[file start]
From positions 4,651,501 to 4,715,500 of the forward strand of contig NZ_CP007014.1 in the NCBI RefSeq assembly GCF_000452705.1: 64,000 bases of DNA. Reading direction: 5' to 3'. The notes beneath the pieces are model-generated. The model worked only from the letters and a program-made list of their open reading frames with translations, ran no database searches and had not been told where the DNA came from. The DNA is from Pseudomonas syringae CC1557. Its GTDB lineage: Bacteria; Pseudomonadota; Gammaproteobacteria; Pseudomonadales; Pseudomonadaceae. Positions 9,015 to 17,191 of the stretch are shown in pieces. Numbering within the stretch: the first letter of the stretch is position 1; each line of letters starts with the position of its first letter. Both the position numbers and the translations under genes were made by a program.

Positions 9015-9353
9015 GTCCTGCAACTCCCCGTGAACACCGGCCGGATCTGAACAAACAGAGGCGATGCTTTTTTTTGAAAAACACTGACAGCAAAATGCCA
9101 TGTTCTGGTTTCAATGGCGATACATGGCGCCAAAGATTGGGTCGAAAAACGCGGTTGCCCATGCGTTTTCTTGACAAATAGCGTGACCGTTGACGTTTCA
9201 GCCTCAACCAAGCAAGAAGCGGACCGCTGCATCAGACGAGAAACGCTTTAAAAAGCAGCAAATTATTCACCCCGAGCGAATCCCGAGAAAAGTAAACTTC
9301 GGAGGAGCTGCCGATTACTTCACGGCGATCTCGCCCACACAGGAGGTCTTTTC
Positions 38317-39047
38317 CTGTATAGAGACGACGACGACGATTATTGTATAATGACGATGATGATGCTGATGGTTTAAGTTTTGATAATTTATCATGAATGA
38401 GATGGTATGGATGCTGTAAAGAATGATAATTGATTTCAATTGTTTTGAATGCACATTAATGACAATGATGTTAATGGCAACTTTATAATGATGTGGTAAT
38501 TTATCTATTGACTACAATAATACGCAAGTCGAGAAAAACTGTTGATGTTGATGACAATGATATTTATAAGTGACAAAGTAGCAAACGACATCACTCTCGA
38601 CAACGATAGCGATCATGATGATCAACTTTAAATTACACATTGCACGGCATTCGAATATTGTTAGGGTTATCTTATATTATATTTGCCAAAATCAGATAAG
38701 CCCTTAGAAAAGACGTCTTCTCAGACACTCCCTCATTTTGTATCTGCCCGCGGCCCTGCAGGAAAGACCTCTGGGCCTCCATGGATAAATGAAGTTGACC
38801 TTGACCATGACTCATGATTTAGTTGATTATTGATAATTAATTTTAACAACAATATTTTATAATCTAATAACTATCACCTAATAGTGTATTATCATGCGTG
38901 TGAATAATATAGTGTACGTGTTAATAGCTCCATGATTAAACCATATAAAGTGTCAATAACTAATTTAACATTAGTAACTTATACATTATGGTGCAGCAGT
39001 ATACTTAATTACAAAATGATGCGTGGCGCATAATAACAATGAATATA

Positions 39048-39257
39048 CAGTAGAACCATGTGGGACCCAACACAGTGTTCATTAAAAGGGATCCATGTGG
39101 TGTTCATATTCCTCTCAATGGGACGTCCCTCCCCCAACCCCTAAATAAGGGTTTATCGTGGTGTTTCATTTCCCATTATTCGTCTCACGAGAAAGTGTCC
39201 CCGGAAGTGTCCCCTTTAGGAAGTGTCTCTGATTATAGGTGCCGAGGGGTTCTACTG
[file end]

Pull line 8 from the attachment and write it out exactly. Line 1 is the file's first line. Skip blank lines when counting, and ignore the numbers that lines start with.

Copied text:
38317 CTGTATAGAGACGACGACGACGATTATTGTATAATGACGATGATGATGCTGATGGTTTAAGTTTTGATAATTTATCATGAATGA